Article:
Well-Known Member
As you know, it's YOUR call. on the other hand, lol, I will weigh in with our
experiences. We left easy child/difficult child twice and there were no problems.
His poor choices, however, have always been away from home as he
doesn't want to "mix" his worlds.

It could go either way. Being "good" would help him mature and
built self esteem. Having to turn away visitors might be too
difficult for him. It's a see-saw. (At least it's not a roller
coaster.) Good luck. DDD


(the future) MRS. GERE
I agree with your parents. I think you are setting him up for failure. A month is still honeymoon time. I hope I am wrong.

I would have him (1) go with you; (2) stay with a trusted friend; or (3) hire a housesitter to stay with him at the house. If he does well under any of those three scenarios, that's a positive step and works towards gaining more trust and freedom, without taking such a huge risk so soon.

I like what Witz said...

<div class="ubbcode-block"><div class="ubbcode-header">Quote:</div><div class="ubbcode-body">from the safety of her office, it's your difficult child's therapist's job to believe in his successes. It should also be her job to understand that you don't have to have the same level of optimism that she does. </div></div>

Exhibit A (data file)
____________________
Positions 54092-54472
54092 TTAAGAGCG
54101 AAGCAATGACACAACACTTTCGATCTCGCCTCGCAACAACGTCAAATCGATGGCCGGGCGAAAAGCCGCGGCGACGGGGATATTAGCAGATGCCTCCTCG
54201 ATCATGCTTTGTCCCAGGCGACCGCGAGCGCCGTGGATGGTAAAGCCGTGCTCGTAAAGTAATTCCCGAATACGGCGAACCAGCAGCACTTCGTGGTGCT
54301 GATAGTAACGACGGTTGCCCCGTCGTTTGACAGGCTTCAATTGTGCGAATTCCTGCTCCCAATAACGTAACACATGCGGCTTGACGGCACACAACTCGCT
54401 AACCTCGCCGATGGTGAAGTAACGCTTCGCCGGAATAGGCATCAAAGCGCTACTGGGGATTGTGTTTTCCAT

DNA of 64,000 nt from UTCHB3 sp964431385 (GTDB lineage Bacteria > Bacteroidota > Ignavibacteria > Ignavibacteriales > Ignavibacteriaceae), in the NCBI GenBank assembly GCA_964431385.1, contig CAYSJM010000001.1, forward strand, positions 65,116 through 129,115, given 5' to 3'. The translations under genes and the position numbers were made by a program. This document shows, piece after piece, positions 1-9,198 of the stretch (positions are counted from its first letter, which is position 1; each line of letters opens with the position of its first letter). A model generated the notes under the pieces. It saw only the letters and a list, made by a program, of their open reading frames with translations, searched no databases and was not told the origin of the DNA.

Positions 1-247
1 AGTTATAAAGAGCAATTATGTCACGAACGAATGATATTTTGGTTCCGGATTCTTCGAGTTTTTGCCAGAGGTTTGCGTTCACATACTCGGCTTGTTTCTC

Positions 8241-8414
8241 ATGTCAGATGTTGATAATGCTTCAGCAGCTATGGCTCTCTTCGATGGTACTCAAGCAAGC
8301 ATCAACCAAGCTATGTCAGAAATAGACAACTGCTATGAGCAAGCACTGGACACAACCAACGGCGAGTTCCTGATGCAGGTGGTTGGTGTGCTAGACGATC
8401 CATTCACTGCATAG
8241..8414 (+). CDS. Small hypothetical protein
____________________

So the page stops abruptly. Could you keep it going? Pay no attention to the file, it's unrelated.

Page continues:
Easy for her (the therapist) to say. She doesn't have to live with the consequences if they aren't good.



Well-Known Member
My true opinion? I think you're asking for trouble. BIG time. And you can't do anything because you won't be there. Even though he's eighteen, I'd make him come with or have him stay with a relative. He isn't eighteen in the mature sense of the word. We left our daughter alone for one night. She thought we were going away for two nights (so did we). When we came home early and surprised her, we found a drug party going on in our house. This was after she had been behaving pretty well (at least around us) for a few weeks. I'm sure she would have cleaned house and everything would have been perfect by the time we got home if we hadn't surprised her early. I truly don't think the age eighteen means independence unless it is earned. It's up to you, of course, but you won't have a clue what he's doing while you're not here and he could easily backslide. This is the lack of structure that, in my opinion, is the kiss of death for our difficult children. I think it's too soon to put pressure on him to make him prove himself. I don't think he's ready--baby steps. I would want him clean for at least a year before I'd even leave him alone for three days. He may actually not want all that freedom--he counts on you to sort of keep an eye on him, and, unlike some eighteen year olds, he needs that. I do wish you luck and hope my prediction is wrong.


New Member